sphere will have a total of 1.6 times 10 to the 19 protons on them? mr.p: Actually, no, Bobby. Each sphere doesn’t end with

1.6 times 10 to the negative 19 protons on it. Let’s figure that out. The net charge on one of the spheres is going to be equal to

excess number of charges on that sphere, multiplied

by the elementary charge. Which means, the excess number of charges on one of the spheres

is going to be equal to the net charge on that sphere, divided by the elementary charge. And because the net charge

on each of the spheres is positive one Coulombs, we can divide that by

the elementary charge, with more sig figs, 1.6022

times 10 to the negative 19 Coulombs per proton, and

that gives us approximately 6.24 times 10 to the 18th protons. Bobby: Oh, right, sorry. Each sphere will have a total of 6.24 times 10 to the 18 protons. mr.p: Actually, no. Each

sphere will have an excess of 6.24 times 10 to the 18th protons. Each sphere has a heck of a lot more protons and electrons than this. It’s just that each sphere has 6.24 times 10 to the 18th more protons than it does electrons. Bobby: Right, that is not just

the sphere’s electric charge. It is the net electric charge. Billy: Wait, there was only one sig

fig on positive one Coulombs, so our answer should only

have one significant digit. Bo: Yeah. mr.p: We have reached the end of my review of electrostatics for

the AP Physics I exam. My next review lesson is about electricity. You are more than welcome

to enjoy that video. You may also visit my website, flippingphysics.com where you will find all of my AP Physics I review lessons, organized with lecture notes. Thank you very much for

learning with me today. I enjoyed learning with you.

Design & Developed By ThemeShopy

Electrostatics Review for AP Physics 1. The tenth in my set of AP Physics 1 review videos. Enjoy! #PhysicsED #flipclass #APPhysics1

Thanks man!

These need more views. You are the reason I'm doing well in AP Phys!

Thank you Mr.P!!

This is a great review based on that it is concise while giving all info needed. Not to mention that its not boring. Thanks!

What about leptons in electrons? These are great btw, love it

I don't usually comment on videos but I just wanted to say that you are the man for uploading these videos. You are fun to watch, deliver a lot of content and extremely easy to understand in just 10 minutes. This deserves a lot more views. One of the best teaching channels in youtube !

A little goofy, but this really helped me a lot, especially since the AP Test is this week. Keep up the good work!

Thank you Mr. P, and the exam is tomorrow!!

Ready to Rock!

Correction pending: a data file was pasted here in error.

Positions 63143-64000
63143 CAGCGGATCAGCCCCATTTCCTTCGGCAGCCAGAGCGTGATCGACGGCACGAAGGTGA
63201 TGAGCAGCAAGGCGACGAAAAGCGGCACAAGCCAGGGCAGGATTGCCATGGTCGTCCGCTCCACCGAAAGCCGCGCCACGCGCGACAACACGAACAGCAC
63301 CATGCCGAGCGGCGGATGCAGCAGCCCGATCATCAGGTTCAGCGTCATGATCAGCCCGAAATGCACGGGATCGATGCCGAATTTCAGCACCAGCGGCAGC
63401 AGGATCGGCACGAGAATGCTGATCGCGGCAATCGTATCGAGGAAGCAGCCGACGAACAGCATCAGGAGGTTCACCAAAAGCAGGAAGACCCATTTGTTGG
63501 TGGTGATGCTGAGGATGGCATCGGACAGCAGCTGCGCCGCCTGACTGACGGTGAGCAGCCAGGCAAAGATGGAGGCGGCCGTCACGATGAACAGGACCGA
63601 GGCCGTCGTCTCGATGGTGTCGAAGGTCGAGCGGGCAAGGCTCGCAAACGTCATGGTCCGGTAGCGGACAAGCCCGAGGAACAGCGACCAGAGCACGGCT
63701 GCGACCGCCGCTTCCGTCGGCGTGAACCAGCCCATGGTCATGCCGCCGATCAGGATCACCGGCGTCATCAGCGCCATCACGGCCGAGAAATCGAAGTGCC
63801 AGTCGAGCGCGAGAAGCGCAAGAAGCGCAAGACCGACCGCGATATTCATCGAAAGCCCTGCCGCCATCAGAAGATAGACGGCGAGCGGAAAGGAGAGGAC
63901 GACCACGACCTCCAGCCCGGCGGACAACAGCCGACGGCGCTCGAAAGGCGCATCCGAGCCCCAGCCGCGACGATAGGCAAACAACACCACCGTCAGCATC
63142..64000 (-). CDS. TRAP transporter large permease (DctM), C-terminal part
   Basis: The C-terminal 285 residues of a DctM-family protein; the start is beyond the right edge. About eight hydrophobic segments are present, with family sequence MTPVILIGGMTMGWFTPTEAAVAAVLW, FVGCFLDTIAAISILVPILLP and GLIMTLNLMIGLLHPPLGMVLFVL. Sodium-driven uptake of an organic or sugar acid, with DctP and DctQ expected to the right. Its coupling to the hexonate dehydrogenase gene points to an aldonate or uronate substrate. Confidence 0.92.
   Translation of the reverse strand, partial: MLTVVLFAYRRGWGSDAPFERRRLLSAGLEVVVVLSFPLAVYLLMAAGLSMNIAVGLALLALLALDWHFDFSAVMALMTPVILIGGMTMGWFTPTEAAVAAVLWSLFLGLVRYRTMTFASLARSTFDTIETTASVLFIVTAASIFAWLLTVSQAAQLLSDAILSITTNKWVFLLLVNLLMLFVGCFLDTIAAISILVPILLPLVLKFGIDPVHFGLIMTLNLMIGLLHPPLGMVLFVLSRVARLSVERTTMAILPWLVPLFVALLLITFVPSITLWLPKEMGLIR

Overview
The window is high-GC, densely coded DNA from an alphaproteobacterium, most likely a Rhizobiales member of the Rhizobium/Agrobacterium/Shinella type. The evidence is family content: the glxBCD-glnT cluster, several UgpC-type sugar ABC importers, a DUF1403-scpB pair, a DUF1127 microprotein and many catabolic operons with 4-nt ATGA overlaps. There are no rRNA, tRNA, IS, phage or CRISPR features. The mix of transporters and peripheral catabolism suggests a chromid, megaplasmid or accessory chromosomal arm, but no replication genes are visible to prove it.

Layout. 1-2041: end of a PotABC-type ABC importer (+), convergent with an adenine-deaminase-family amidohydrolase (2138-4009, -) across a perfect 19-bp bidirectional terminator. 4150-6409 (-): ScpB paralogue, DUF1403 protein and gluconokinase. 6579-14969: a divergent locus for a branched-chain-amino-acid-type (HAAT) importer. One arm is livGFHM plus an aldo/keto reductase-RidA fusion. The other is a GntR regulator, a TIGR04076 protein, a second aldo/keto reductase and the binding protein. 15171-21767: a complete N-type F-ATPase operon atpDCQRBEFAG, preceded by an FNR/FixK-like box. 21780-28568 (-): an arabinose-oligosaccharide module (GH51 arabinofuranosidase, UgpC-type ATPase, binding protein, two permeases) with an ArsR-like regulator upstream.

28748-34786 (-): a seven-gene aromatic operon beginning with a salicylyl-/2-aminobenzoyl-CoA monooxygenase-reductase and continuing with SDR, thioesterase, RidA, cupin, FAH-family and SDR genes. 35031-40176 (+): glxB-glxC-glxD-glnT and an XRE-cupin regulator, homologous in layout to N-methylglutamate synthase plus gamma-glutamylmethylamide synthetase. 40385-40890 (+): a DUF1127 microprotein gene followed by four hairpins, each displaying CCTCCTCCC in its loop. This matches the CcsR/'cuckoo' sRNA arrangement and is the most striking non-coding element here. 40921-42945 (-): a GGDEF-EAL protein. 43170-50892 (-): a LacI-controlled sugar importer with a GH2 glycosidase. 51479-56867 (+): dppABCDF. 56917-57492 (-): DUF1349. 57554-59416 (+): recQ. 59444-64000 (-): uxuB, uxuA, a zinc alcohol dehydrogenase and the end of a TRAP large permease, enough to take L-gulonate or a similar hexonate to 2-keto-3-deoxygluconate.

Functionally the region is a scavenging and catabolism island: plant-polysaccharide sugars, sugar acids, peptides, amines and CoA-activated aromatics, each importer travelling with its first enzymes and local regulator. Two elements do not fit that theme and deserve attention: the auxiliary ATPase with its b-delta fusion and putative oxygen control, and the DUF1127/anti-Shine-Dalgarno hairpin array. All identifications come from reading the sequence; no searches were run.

Thank you!! These videos really help with IB Physics too! Bless your soul

All this videos are, legit the reason I pass all my exams! thank you.

#physicsmajor

nice look☺

you have to give this guy credit, thanks for the videos

You are saving my life. Thank you so much!!

Great teaching video!

Hi mr. P! I have used your review videos for this years exam, and they have been very helpful. But i have a question on this topic. Are charges dependent on mass? For example if you have two spheres of equal charge and mass m, and one mass is increased, will the charge in that sphere change?

This is legit done so well. Covers the content needed without excess, does it quickly, and does it clearly.

much much M U C H

Keep Posting. Great videos!

My exam is tomorrow and my teacher never went over this T_T

10 minutes until the exam

I really wish i had watched these while reviewing for my AP Exam…. Oh well, at least I'm confident about my final tomorrow.

who else came to see girl teacher?

Thank you so much 😄

yeah….

Thanks a lot Mr.P, this was confusing to me before, but now it makes sense. Thanks!!!

I kind of got lost in the last few minutes. Thanks for these videos though! My AP exam is tomorrow.

On the actual AP test, we won't need to know anything regarding quarks, right?

This was by far the hardest unit for me to understand , so in a last ditch effort I clicked on the video. I'm so glad I did though! This helped me so much!

Is this also beneficial for cbse board?(India's Delhi board)

Sir can u plz provide me the link of chp.s from electrostatics to optics ….on jee curriculum (cbse) ….plz reply if yes or no

Sir can u recommend any chemistry channel like yours of phy.(the best)

Whoops I’m in ap physics c this is way simpler and has 0 calculus

Editing on point

Mr. P, I hope to see more of your videos about Electrostatics and Electricity since I am having the AP Physics 1 exam very soon!

Bobby always flexin on us

Thanks for these videos 🙂 they're funny, informative, and high quality. Cheers for the ap tommorow!

Exam tmrw let's goo

Some people have commented the day before… I am 4.5 hours out boys!

can u subscribe to my channel plz??